Cor. Don't be stupid. Don't you have a cheese, or a chicken, or something similar?
MEN. Bah, how unfair it is that those who have less are always adding something to those who are rich. But — now I know what gift I will bring, because I just caught a rabbit, and if I am not chased out of the house, I should give it to the secretary. What do you think of that?
COR. Just as you like. But why don't we go home now.
MEN. Let's go.
IM. In my view, this is a foolish and stupid practice: people are in the habit, if they expect a person, of keeping a lookout for him, but, by Hercules, he doesn't come any sooner on that account. I am doing this same thing in keeping a lookout for my Einhard, my soul, my heart's delight, who will not come any sooner just because I am waiting. But even if I had to await him for many days, indeed, to tarry for many years, nevertheless I know well that one short hour (I only wish it were now!) when I might enjoy the sweet presence of my Einhard, could render any delay or any tedious waiting short and easy for me.
O supreme Lord, O most lofty Ruler of the heavens and earth, O if that blessed time were now at hand, that splendid, longed-for, golden and happy time, I say, when I as a wife might kiss the dear hands of Einhard, my husband, when I might be with him, make sport with him, touch him, sit by him, talk with him, and enjoy him freely and entirely! Ah, how many floods of delights would sweep over me! Why then, I imagine, I would be living in the most joyful and wholesome paradise of all delights! For as often as I call to mind Einhard's steadiness and perfectly unassuming conduct,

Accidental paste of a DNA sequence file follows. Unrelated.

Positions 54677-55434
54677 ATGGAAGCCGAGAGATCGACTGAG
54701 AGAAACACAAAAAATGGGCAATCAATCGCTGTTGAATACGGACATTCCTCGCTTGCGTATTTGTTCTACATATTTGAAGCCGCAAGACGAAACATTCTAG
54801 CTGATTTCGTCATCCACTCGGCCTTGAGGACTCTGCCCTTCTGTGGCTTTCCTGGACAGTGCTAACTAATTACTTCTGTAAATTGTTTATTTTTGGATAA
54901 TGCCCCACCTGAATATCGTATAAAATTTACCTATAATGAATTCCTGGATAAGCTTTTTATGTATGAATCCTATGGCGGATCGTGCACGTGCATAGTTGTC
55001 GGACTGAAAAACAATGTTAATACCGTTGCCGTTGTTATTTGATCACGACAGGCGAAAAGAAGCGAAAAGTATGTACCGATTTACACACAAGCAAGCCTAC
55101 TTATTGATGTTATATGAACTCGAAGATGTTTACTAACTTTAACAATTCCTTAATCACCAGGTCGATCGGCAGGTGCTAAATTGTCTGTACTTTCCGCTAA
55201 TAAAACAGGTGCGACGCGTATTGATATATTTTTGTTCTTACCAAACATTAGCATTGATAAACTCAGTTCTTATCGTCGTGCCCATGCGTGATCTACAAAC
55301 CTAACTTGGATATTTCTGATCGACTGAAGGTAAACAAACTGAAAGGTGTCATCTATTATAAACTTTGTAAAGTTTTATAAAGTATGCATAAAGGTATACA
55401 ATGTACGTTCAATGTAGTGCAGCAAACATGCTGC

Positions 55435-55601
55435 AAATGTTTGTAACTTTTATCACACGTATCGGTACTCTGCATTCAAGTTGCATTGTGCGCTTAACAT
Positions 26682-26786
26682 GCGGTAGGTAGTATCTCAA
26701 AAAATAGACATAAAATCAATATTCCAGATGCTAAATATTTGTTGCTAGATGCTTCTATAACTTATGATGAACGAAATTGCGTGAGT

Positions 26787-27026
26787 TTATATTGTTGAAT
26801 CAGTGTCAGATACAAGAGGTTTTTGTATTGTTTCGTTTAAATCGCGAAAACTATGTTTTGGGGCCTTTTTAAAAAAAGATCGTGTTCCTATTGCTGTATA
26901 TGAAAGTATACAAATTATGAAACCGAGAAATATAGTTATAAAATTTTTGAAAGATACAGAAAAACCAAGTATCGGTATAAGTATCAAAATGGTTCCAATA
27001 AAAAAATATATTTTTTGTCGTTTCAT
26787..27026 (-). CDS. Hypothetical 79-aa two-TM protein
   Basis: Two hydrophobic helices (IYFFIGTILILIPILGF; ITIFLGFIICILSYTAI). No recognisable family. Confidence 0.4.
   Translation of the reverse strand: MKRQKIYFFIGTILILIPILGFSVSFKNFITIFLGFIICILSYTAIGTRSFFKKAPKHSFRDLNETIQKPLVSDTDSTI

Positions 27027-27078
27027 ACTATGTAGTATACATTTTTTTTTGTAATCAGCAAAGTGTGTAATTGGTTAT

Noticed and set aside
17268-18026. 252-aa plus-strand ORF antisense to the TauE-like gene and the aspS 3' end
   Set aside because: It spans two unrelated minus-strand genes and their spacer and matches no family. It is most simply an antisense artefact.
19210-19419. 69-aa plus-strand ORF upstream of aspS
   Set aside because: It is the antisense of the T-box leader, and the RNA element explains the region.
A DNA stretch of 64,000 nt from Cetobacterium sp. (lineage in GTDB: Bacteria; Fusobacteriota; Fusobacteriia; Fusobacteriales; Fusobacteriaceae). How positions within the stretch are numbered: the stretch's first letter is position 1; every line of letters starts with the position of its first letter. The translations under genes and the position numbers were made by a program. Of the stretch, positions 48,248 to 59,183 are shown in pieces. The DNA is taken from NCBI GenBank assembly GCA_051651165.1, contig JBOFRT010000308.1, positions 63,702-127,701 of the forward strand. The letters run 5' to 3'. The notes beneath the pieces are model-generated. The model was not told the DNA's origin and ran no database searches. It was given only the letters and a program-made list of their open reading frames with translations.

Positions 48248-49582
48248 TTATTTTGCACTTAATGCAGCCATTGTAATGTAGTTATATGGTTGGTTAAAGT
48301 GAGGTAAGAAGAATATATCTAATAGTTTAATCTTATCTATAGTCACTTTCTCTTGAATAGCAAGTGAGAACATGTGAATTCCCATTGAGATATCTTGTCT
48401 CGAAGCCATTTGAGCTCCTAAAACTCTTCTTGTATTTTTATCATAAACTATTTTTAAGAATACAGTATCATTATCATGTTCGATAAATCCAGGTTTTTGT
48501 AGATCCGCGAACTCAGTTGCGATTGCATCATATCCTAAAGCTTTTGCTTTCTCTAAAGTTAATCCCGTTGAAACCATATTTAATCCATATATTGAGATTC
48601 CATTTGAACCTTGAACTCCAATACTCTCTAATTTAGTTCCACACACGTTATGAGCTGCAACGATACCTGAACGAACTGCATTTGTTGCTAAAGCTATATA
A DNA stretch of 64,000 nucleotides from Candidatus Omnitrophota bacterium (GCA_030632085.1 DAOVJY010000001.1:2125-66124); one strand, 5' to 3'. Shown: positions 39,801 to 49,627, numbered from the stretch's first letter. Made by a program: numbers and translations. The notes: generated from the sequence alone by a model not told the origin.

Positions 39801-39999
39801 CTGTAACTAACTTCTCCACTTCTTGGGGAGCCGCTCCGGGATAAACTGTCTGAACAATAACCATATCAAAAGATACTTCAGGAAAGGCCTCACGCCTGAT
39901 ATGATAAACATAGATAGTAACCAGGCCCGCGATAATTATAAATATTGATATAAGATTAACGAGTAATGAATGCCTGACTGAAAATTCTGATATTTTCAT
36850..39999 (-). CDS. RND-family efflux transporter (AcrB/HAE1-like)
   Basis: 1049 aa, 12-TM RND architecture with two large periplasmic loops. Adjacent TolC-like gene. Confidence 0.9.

and whenever I lovingly pass in review his wit, his charm, his loving heart, the playfulness that shines forth in his face, his character, his walk, his voice, all these thing so vivid in my mind, which have come (as it were) from the University of King Cupid, then I am able to blot out of my heart all the sons of kings, of princes, of generals, from whatever high rank they may descend. As for what concerns me, and as far as I can discern, this my one and only Einhard, by heaven, leaves all others behind by a great length. All by himself he takes this contested prize from everyone born and raised in this courtly atmosphere. Granted, he can recount no battles, no wounds, no hunting expeditions, no warlike deeds, no equestrian exercises, no statues erected to his grandfathers or forefathers, nothing like those things which now-a-days recommend courtiers. But who has such a noble heart, who has such noteworthy talents of mind, which have made famous all the nations ruled by my lord father, King Charlemagne? I also say: who would not kiss him, would not love him, would not imprint his image deeply in her heart and soul? As for this love of mine, which has brought me into this place—the brighter it burns and is fed by my heart's fire, the more it has fastened itself with firmly-fixed roots.
But now I have been walking here in vain, and in vain I seem to be waiting for my love, my heart, and my one and only delight, since as I can hear, at this moment the trumpet is sounding the signal for supper. I believe that Einhard will be seated with my father Charlemagne at the same meal. I'll take myself inside.